Last glacial river in the Alps fights hydropower invasion
In 1998 the Austrian Ministry of Agriculture and Environment along with WWF declared the 74 most valuable river routes in Austria as "river sanctuaries" and made a joint commitment to protect them.
Worryingly, there are plans for several large power plants in the basin of the Isel and its tributaries. The most advanced project, at Virgental, will comprise of fifteen kilometers of development - which will divert the river - and will generate 130 gigawatt hours of electricity.
"This project is done completely against nature”, said Bernhard Kohler of WWF Austria. “It doesn’t take into consideration all criteria for environmentally friendly hydropower. However, we fully expect the Environment Minister Nikolaus Berlakovich to stick to the promise of 1998 and endorse the protection of the river Isel sanctuary before the Tyrolean administration”.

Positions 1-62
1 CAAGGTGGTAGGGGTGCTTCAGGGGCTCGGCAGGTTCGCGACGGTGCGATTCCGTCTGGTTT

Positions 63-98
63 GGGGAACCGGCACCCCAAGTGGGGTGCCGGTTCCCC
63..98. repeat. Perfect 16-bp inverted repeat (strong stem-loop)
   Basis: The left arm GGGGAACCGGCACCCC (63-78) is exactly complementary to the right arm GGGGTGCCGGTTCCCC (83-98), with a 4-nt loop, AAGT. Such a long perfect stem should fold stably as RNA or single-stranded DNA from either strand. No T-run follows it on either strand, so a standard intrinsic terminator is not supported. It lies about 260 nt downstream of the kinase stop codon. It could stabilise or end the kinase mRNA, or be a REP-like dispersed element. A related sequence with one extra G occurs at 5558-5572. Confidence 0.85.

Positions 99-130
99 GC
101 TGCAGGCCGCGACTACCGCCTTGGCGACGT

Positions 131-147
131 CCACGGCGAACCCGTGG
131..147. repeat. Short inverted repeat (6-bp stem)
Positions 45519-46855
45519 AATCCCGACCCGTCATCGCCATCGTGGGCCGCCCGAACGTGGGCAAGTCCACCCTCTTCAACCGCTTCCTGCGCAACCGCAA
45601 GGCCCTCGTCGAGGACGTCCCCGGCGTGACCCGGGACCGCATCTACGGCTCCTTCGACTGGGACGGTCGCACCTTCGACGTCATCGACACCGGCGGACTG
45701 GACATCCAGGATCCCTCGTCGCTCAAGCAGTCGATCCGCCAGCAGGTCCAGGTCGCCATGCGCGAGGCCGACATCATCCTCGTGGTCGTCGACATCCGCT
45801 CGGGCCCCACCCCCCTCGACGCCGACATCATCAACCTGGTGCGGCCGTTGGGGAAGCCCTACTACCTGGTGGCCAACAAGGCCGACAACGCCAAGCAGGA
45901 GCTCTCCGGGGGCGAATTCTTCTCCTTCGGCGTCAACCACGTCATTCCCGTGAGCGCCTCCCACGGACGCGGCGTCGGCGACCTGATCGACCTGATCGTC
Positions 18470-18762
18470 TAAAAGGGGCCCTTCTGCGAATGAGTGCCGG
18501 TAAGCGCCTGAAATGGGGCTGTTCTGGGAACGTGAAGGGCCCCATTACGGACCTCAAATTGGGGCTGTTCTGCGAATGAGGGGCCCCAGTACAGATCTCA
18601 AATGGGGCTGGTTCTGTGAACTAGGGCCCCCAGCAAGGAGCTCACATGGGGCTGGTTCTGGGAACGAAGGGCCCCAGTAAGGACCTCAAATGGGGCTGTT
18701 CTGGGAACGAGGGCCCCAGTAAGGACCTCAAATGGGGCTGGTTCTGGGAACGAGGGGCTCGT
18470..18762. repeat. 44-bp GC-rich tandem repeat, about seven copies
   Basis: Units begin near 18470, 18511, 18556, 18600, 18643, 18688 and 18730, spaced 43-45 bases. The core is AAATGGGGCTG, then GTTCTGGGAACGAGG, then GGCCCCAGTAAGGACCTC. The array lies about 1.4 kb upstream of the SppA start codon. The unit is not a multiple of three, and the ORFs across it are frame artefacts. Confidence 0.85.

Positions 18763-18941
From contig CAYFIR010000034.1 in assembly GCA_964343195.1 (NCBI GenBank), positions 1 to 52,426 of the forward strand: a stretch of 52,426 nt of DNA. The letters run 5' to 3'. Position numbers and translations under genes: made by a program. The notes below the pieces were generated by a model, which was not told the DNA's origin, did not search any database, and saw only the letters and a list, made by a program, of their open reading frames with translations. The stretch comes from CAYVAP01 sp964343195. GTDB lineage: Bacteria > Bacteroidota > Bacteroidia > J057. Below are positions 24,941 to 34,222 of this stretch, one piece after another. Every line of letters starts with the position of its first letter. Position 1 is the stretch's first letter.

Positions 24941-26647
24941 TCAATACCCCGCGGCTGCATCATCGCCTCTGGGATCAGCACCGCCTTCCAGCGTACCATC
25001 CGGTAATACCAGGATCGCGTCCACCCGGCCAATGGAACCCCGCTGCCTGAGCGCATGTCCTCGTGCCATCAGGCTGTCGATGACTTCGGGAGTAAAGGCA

"The diversion of the Isel would be a disaster for the river”, Kohler warned. “Currently, the Isel is considered one of the few alpine rivers with their original biodiversity preserved”.
"In the Tyrol, there are now a thousand hydropower plants. Tyrol has already sacrificed enough streams”, said Professor Bernd Lötsch , Chairman of the Board of Trustees of WWF Austria. “The Isel is one of the last relics of European riverine nature. Its rare animals and plants are true treasures. We need permanent protection of the Isel habitats. The construction of such hydropower plants only serves corporate interests and does not help to relieve Austria of its climate debt”.
"We want our Isel to flow freely!”, said Anna-Maria Kerber, spokeswoman for the initiative Osttiroler Iselfrauen. “The river is a living, recreational environment for ourselves, our children as well as for our guests who want to enjoy the unspoiled nature!"